Experiences of the Intellectual Disability (Compulsory Care and Rehabilitation) Act 2003: a discourse analysis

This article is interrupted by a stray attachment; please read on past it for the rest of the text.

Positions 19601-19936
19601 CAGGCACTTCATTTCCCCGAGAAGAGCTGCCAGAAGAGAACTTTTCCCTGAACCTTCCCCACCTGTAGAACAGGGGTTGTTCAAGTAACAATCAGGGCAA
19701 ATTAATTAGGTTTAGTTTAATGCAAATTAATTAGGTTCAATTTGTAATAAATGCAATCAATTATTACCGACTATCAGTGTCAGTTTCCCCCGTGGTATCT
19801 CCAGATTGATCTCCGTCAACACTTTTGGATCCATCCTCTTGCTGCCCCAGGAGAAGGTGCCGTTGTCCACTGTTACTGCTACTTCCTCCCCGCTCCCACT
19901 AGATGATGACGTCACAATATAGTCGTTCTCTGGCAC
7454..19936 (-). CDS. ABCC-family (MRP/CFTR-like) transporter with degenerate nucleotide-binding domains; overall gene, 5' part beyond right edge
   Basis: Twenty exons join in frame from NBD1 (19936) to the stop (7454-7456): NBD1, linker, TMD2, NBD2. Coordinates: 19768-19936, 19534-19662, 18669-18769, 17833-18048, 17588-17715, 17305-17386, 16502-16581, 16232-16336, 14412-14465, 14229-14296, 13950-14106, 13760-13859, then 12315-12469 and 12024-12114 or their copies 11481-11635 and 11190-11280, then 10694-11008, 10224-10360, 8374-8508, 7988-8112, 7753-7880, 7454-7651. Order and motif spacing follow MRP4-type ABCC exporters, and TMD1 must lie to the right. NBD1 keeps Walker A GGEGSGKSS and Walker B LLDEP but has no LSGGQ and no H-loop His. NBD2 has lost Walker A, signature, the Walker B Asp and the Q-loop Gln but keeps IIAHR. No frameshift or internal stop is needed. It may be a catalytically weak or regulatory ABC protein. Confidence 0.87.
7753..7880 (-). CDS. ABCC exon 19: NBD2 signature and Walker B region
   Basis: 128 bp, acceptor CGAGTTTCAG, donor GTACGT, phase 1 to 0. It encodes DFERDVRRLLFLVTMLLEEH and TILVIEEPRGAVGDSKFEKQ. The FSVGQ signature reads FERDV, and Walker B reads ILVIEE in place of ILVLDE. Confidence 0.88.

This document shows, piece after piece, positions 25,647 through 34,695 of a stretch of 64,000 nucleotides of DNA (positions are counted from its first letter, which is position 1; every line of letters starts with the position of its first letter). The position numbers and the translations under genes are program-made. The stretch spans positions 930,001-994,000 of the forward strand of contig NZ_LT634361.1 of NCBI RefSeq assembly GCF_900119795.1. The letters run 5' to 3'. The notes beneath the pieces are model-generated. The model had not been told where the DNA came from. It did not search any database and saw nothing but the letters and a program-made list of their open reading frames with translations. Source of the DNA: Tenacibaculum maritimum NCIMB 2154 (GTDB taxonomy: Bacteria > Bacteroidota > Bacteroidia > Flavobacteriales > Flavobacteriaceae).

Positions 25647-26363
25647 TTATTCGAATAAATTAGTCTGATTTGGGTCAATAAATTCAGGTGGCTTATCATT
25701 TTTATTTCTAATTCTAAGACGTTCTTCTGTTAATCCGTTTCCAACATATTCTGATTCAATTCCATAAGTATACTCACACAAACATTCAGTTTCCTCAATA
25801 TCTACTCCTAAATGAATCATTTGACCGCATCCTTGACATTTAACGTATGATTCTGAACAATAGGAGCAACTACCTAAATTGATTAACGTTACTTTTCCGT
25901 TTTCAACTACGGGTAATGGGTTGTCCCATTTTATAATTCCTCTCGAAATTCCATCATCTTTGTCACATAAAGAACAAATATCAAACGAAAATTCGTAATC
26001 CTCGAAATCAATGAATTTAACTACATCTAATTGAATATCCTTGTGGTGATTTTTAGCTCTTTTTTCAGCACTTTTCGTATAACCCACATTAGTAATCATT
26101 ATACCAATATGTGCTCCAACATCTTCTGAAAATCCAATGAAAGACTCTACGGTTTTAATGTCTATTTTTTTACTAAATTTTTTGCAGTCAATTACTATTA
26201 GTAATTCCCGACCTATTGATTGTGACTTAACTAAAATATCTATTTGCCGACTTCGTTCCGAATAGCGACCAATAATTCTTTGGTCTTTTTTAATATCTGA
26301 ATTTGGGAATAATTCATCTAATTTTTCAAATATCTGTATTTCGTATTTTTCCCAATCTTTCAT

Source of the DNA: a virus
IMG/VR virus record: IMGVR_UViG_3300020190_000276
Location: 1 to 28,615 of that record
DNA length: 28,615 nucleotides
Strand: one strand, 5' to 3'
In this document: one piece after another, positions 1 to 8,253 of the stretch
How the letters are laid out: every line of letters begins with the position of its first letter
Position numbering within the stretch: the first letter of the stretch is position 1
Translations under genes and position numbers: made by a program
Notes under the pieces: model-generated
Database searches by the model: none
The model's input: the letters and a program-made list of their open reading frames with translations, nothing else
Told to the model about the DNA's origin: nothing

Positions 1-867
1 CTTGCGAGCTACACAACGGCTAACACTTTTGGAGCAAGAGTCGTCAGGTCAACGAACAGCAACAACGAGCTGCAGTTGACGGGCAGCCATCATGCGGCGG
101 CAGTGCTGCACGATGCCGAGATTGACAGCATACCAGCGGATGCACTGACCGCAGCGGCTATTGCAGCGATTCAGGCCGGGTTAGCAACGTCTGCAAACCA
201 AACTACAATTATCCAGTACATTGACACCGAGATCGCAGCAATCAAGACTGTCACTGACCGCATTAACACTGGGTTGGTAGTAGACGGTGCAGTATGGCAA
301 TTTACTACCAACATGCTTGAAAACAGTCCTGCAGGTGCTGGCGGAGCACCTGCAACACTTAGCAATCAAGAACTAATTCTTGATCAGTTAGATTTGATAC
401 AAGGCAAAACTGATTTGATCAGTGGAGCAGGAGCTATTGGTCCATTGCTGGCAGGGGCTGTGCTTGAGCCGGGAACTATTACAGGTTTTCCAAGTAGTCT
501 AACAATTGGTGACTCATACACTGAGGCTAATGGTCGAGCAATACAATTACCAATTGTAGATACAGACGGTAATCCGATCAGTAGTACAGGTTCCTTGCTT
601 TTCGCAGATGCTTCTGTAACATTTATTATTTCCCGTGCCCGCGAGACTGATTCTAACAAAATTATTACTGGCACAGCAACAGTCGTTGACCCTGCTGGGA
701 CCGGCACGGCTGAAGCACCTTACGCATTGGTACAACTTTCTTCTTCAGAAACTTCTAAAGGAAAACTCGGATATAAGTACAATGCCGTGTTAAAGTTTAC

The Intellectual Disability (Compulsory Care and Rehabilitation) Act 2003 (IDCCRA) was passed in order to better meet the care and rehabilitative needs of intellectually disabled offenders. This legislation represents a unique departure from legislative processes utilised in comparable jurisdictions internationally for this group with the development of an alternative pathway for intellectually disabled offenders. This research explored the experiences of individuals who have become subject to the IDCCRA as described by the ‘care recipients’ themselves and people who were involved in supporting them. A social constructionist methodology was utilised to identify discourses deployed by individuals subject to the IDCCRA both prior to and following release. The research asked the specific question, ‘What are the discourses that come into play prior to and upon release from the Intellectual Disability (Compulsory Care and Rehabilitation) Act 2003 and how do these discourses construct individuals who become subject to the Act?’ A particular research goal was to identify both dominant discourse and counter discourses within the IDCCRA framework that provided alternative constructions for care recipients. Findings indicate that the dominance of intellectual disability and criminal discourses had a significant impact on the social construction of care recipients as permanently impaired, criminal, vulnerable and risky. I argue that the intellectual disability and criminal discourses have the effect of limiting rehabilitation and the potential for community integration provided under the framework. The research poses that the deployment of a capable person discourse as a counter discourse allows for alternative constructions of care recipients to emerge, such as capable and having potential to change behaviour and become contributing community members. A capable person discourse allows for the implementation of rehabilitation to occur with a focus on learning and improvement. Finally, the research poses that consideration of care recipients as both offenders and intellectually disabled individuals must occur within the philosophical imperatives of rights protection and community participation for the broader group of intellectually disabled people in New Zealand. Rights protection and community participation are key goals of the United Nations Convention on the Rights of Persons with Disabilities, of which New Zealand is a signatory, and the New Zealand Disability Strategy. It is essential that the provision of compulsory care and rehabilitation to care recipients is considered within the philosophical imperatives espoused in these documents.